Consumer Reports: Fantastic Freezers

How crammed is the freezer in your refrigerator? A separate freezer lets you take advantage of big sales on meat and frozen vegetables. Consumer Reports just tested dozens of chest freezers and uprights.

Chest freezers are generally cheaper. But they take up more floor space and they need to be defrosted manually to melt off the ice buildup. Many uprights are self-defrosting, but they tend to be less energy efficient.

Consumer Reports tests both types by filling them with frozen spinach and checking for temperature consistency throughout the compartment. Testers also measure energy usage and the ability to stay cold after a power outage.

The Sears Kenmore 12702 earned low scores. The temperature performance is only fair, it’s noisy, and it did poorly in our power-outage test.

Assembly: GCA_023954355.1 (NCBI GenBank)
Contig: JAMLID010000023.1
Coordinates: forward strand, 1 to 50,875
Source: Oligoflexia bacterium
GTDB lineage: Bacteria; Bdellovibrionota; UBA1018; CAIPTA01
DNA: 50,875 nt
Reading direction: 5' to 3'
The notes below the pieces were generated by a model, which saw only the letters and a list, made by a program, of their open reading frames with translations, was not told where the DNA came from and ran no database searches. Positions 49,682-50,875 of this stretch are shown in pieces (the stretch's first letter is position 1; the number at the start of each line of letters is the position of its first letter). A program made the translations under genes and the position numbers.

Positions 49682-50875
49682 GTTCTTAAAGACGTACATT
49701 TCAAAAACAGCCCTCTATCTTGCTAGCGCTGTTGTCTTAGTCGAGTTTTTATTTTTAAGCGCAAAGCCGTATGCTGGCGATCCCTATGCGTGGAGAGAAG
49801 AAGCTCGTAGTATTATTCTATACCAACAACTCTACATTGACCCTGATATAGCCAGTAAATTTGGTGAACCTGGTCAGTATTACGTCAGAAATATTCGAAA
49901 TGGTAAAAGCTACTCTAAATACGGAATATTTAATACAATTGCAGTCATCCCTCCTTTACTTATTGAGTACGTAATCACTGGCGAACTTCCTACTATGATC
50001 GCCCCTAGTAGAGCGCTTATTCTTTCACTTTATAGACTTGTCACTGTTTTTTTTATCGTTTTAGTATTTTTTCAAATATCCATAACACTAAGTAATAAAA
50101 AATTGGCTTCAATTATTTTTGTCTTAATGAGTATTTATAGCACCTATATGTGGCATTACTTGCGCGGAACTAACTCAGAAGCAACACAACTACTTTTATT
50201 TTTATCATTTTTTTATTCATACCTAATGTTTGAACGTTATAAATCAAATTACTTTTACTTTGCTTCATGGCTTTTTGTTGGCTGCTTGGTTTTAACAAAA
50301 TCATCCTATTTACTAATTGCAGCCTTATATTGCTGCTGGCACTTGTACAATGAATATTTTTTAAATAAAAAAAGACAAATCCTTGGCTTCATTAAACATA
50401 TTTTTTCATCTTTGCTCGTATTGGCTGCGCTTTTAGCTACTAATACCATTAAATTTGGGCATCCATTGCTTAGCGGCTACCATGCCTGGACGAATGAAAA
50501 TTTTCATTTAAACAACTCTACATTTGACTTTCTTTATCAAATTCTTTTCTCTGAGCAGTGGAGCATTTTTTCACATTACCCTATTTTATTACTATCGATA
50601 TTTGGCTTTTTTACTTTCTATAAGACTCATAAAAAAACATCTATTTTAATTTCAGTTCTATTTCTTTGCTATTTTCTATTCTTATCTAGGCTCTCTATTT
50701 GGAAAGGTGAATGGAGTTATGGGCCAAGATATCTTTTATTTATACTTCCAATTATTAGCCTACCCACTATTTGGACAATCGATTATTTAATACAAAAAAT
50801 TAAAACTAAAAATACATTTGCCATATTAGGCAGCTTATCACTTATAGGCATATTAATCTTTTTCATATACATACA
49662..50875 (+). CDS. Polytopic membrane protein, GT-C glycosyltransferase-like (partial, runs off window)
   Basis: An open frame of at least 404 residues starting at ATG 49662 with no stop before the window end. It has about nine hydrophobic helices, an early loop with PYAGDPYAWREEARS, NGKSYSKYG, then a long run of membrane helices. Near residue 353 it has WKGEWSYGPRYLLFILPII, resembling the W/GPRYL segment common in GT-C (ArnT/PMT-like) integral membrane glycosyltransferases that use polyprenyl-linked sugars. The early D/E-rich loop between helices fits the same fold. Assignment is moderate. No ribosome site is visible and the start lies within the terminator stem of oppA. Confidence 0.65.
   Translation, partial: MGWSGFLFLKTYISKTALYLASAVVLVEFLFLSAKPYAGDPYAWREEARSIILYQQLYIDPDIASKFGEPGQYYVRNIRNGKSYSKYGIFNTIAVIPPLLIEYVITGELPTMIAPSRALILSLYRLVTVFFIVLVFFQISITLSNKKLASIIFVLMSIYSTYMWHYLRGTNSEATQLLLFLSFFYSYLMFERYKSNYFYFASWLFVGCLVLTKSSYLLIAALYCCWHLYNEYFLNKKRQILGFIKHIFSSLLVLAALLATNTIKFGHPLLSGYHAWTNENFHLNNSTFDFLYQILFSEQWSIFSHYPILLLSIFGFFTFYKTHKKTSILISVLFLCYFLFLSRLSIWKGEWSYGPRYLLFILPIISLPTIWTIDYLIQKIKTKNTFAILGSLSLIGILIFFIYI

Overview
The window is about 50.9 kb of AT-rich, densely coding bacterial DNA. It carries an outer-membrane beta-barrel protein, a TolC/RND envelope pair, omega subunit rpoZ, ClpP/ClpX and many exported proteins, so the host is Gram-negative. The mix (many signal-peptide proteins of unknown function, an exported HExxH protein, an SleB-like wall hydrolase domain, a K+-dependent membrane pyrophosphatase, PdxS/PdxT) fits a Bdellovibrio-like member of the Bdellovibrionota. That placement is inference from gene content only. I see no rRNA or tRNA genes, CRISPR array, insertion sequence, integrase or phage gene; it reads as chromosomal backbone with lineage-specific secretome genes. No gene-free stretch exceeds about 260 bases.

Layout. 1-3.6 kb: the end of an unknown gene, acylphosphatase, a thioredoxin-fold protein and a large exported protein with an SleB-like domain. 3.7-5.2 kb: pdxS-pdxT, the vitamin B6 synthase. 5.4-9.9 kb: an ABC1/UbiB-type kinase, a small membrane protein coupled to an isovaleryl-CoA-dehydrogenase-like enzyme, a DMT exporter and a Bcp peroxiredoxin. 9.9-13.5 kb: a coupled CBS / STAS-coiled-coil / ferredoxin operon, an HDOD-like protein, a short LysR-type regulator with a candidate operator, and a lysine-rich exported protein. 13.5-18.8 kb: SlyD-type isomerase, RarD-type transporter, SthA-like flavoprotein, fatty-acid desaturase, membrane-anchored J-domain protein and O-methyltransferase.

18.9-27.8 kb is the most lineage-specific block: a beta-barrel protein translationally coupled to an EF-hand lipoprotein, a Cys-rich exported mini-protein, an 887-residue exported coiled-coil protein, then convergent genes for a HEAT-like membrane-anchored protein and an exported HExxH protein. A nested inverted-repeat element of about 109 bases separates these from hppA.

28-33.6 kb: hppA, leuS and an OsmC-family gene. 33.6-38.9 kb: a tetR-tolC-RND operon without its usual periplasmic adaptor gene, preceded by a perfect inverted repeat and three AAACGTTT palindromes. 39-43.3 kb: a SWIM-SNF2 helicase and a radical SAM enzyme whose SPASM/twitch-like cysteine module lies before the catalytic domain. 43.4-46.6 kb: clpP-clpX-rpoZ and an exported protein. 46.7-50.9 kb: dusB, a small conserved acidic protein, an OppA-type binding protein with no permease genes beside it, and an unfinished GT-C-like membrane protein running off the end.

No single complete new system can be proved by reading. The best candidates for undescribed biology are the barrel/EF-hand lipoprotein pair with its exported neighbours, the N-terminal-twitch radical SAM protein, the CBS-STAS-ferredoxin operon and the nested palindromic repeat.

The top chest freezer is the $370 GE model GE FCM11PHWW. It maintains a steady temperature and is the quietest freezer tested. Consumer Reports also named a bargain chest-style freezer a Best Buy. It’s the Idylis ICM-070-LC. It’s noisier and doesn’t have an interior light or stay quite as cold in a power outage. But it’s just $190.

For uprights, Consumer Reports named the Sears Kenmore model 22442 a Best Buy. It costs $450.

Complete Ratings and recommendations on all kinds of products, including appliances, cars and trucks, and electronic gear, are available on Consumer Reports’ website.

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